La Deux Chevaux, la Deuche, la Dedeuche – all different names for the 2CV, the iconic French car which was designed to replace the horse and cart for farmers and at the same time, revolutionized the French motor industry. The 2CV became a symbol for France and its charm has never gone out of style.
During the 1930s, the innovative French automaker Citroën conducted market research and discovered that the farmers and rural residents of France were in need of a small, utilitarian car. As a result, Citroën’s Pierre-Joules Boulanger ordered the development of a car with the following features:
- Economical to buy and operate
- Easy to maintain and repair
- Comfortably seats four adults
- Can transport a barrel of wine or a large sack of potatoes
- Can transport eggs safely over rough terrain
The 2CV was designed and ready to launch in 1939, however its release was abandoned due to the impending war. It was finally released in 1948 at the Paris car show. While the media was unimpressed, the public fell in love with the odd-looking little car with the economical price, so much so that Citroën could not keep up with the demand. Shortly after it was introduced, there was a three-year waiting list, which soon increased to five years.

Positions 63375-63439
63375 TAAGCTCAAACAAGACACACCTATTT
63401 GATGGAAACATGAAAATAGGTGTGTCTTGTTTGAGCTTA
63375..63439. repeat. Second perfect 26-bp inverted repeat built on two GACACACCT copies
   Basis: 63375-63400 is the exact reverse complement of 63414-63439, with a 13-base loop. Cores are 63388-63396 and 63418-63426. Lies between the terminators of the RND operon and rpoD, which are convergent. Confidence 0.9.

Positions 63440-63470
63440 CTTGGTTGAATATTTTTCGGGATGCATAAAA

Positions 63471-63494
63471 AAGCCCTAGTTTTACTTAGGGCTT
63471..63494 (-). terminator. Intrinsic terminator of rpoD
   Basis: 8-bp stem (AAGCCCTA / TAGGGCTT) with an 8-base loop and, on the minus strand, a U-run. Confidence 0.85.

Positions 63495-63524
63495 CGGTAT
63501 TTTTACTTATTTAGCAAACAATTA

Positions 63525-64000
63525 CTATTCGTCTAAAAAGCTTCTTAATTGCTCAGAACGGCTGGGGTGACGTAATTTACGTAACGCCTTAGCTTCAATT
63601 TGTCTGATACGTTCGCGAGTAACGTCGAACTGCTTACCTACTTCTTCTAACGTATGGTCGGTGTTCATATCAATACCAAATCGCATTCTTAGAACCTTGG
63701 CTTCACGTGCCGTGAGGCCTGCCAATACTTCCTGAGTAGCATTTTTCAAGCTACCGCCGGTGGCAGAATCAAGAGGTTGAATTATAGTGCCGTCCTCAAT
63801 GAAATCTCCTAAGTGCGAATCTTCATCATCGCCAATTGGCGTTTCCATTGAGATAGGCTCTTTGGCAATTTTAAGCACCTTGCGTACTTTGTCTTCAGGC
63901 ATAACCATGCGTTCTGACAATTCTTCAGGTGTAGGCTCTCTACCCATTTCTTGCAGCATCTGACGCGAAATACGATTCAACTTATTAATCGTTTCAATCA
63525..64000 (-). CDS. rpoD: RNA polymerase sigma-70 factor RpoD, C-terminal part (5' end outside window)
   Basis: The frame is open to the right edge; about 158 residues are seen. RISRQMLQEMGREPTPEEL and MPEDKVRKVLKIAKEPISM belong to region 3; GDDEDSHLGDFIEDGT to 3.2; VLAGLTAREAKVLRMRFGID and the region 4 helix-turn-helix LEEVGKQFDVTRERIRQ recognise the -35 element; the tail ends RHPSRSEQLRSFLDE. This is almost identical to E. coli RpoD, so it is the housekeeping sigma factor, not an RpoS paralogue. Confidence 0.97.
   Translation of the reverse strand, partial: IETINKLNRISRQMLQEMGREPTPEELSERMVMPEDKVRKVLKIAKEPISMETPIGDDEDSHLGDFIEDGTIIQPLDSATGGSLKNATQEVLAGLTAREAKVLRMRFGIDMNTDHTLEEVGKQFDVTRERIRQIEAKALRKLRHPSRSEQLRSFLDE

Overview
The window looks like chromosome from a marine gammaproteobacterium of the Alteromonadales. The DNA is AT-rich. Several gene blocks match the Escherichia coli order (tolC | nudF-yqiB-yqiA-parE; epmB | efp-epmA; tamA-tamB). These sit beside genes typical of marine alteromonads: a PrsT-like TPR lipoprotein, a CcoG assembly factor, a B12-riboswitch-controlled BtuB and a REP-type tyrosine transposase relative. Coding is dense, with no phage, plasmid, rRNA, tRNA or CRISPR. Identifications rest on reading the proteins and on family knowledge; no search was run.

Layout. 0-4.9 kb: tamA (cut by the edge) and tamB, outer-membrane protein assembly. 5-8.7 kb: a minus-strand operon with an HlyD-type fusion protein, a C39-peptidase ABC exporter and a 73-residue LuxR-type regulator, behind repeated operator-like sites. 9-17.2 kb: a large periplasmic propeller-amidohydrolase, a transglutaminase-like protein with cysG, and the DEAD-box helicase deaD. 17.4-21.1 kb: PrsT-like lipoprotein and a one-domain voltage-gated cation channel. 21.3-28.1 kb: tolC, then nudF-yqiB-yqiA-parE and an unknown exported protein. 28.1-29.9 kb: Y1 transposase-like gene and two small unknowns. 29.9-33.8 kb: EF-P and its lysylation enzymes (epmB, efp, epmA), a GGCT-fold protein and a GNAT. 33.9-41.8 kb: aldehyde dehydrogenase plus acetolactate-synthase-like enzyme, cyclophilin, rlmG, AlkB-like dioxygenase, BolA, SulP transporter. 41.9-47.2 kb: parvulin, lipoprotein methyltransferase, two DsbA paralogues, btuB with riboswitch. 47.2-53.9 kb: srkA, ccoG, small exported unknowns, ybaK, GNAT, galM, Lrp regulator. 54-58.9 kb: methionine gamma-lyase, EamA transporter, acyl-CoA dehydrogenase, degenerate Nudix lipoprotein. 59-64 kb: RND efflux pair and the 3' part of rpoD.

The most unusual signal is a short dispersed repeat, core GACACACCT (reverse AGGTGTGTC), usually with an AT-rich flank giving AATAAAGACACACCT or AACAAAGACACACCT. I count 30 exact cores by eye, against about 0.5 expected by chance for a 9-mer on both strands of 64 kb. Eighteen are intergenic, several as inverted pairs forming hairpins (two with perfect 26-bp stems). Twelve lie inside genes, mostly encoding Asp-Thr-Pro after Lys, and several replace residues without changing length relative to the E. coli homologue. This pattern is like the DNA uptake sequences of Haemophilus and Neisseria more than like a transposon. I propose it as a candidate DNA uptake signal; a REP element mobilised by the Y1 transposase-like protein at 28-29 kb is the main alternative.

Everything about the Citroen 2CV was unique and fun. The front doors opened the wrong way. There was no room in the door panel for a window, so the bottom half of the front windows folded up outward and attached to the top of the door. The gearshift was a stick that extended out from the dashboard. It was economical on fuel, easy to repair with a sturdy air-cooled engine and a soft suspension. The top was made of a canvas fabric that could be rolled back to accommodate extra-large cargo or if the occasion called for a convertible. This roof style earned the 2CV the nickname of “an umbrella on wheels.”
From 1948 to 1990, the last year of production, the Citroën 2CV became a French icon. People liked its quirky looks, and it was also valued for its role in helping France recover from World War II. Although some changes were made to the 2CVs over the years, such as larger engines and improved suspension, its basic design remained unchanged.
The 2CV became a cult car in the 1970′s, similar to the Volkswagen Beetle in the US at that time. It was a car that belonged to all of France, as fitting in Paris as it was in the country. Unfortunately, throughout the 1980s, it finally succumbed to customer demands for more speed and modern safety features.
For fans of the 2CV, there are fleets of the quirkly little cars in Paris that offer a variety of sightseeing trips. And the next Tour de la France for 2CVs takes place on July 7, 2013.
The Deux Chevaux or 2CV is the epitome of French charm. It is a symbol of France, just like the Eiffel Tower, or a beret, or a French baguette.